After half a season with multiple candidates, both leagues have narrowed it down to two. In the American League it’s Derek Jeter and Justin Morneau while the National counters with Albert Pujols and Ryan Howard. Let the arguments begin. Jeter leads Morneau in batting average (.343 - .321), runs scored (118 - 97), on-base percentage (.417 - .375) and stolen bases (34 - 3). The Twins first baseman topped his Yankee counterpart in homeruns (34 - 14), RBI (130 - 97), slugging percentage (.559 - .417) and strike outs (93-102). So who’s more valuable? Yes the Yankees are loaded but they lost a combined 262 games with injuries to Robinson Cano, Hedeki Matsui and Gary Sheffield while maintaining a winning percentage just .005 percent below their season total. That being said I’m going with Morneau in a close one. Even without a few of their big hitters, the Yankees still led the majors in runs (930) and RBI (902) with Jeter contributing 12.6 and 10.7 percent of his team’s runs and RBI respectively. The Twins conversely brought fewer men across the plate - 801 runs and 754 RBI - but Morneau accounted for 12.1 percent of the runs and 17.2 percent of the RBI. That’s value.

How is this for a close call in the National League? Pujols: .331, 49 HR, 137 RBI, 119 runs, .431 OBP and .671 slugging. Howard: .313, 58 HR, 149 RBI, 104 runs, .425 OBP and .659 slugging. Both teams had crappy pitching (St. Louis 4.54 team era and Philadelphia 4.60). Howard kept the Phillies in the race by hitting .348 in August and an amazing .387 in September. Pujols wasn’t bad with .315 and .368. But a few things separate the two. St. Louis is in the playoffs while Philly is at home. Pujols had 25 game-winning RBI, the most in the league, and with all his power he only struck out an improbable 50 times.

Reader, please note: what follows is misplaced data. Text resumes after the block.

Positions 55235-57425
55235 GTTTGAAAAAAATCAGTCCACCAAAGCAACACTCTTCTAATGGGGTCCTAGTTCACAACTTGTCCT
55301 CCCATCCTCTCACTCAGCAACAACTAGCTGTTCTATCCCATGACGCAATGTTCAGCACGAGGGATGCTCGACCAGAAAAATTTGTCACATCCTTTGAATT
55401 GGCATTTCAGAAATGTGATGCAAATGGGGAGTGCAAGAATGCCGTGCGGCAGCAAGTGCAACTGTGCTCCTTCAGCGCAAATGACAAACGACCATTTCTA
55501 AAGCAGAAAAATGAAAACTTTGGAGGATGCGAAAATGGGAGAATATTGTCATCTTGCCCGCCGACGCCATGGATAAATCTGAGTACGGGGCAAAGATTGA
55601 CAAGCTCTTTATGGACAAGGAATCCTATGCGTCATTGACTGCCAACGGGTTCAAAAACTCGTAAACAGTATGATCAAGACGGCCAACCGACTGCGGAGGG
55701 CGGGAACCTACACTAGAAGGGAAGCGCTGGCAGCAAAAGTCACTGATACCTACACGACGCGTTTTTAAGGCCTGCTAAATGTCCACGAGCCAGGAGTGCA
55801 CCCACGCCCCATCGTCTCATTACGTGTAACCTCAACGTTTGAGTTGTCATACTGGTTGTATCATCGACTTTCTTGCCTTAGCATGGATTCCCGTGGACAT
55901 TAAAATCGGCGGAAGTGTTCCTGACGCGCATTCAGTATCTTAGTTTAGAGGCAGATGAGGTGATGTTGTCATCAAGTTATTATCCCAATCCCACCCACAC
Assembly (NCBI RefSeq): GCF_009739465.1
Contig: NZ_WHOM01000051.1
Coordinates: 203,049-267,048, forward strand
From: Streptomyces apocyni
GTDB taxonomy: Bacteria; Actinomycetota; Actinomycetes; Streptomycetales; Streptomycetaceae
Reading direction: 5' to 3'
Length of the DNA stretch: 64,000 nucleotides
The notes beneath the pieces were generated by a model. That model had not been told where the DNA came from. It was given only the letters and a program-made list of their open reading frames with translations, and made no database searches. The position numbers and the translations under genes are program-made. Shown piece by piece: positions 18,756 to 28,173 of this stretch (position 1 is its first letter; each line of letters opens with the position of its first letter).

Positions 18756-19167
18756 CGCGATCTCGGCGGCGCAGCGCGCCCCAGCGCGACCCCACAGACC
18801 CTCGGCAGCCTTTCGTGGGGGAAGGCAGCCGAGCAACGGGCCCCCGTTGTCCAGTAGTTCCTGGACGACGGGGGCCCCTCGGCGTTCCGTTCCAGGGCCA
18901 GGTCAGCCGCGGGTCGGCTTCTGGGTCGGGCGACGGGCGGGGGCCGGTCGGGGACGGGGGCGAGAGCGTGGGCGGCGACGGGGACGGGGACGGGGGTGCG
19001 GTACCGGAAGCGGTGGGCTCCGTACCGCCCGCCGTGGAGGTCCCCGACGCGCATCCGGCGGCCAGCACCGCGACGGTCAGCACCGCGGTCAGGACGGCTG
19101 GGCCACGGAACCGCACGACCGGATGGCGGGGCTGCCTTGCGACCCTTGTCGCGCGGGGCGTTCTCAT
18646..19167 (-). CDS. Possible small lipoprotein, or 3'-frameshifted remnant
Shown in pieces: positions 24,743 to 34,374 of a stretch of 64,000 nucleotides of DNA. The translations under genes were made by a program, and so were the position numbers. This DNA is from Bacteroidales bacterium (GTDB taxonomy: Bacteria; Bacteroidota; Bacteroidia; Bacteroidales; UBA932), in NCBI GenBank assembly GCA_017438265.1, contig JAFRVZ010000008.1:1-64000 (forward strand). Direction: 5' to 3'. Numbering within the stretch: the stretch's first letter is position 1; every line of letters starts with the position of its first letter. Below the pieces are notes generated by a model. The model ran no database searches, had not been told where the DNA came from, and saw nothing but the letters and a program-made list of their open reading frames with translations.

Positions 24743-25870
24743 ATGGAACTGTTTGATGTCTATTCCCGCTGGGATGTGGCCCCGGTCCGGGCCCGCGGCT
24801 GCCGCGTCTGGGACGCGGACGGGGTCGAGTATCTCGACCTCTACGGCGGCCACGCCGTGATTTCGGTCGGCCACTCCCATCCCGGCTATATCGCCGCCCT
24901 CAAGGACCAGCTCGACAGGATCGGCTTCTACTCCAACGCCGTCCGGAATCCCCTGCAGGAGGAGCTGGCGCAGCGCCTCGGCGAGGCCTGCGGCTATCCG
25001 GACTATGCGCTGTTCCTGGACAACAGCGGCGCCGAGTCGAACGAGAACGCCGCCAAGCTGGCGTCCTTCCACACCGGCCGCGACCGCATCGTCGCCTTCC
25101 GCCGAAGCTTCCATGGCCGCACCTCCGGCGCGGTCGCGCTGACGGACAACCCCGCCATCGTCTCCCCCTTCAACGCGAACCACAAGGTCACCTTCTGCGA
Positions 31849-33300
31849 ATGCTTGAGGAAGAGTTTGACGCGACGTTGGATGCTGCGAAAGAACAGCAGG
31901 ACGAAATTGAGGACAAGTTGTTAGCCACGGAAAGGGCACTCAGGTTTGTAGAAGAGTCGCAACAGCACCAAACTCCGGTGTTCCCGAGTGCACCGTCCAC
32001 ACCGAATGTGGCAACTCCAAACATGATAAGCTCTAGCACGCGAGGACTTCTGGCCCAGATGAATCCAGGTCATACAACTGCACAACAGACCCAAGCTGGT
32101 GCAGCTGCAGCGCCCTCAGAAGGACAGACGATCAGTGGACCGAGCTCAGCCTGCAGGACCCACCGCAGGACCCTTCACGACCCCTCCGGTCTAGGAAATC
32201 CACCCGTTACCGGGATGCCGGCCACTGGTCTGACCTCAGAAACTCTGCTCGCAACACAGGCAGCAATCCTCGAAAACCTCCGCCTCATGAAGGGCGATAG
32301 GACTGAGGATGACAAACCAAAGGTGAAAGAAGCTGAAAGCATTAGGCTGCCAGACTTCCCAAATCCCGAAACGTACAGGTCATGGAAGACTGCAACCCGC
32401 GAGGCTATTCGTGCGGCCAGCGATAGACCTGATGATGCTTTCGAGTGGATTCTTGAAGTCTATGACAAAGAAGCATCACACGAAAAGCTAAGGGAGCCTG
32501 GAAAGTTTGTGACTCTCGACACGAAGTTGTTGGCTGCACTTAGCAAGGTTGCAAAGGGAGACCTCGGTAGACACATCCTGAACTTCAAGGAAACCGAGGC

Manager of the Year

Two months ago this it was a slam dunk in the American League. Detroit’s Jim Leyland led his team to the best record in baseball and had a 10-game lead on the competition. Poor hitting and tired young arms caught up with the team as it relinquished the division title to the Twins on the last game of the year. Minnesota, under manager Ron Gardenhire, went on an unbelievable tear finishing 71-35 after a 24-33 start to take the division. But while Gardenhire deserves everyone’s respect, he had a lot more to work with than Leyland. Since 2003 the Twins finished on top of the division three times. In 2003 the Tigers lost an American League record 119 games.

In one of the oddest twists of fate the National League Manager of the Year is, as of this writing, unemployed. Yes, Joe Girardi can be tough on the ownership and, yes, his team did finish six games below .500. But who would have expected this from a team that: started five rookie hitters and two first year pitchers for the majority of the season; had the lowest payroll in the league that was less than half of the team ahead of it; and whose star pitcher had 10 fewer wins and an era that was 1.25 runs a game higher than the year before. Yes, the team had plenty RoY candidates, and Girardi deserves some credit for helping developing that talent.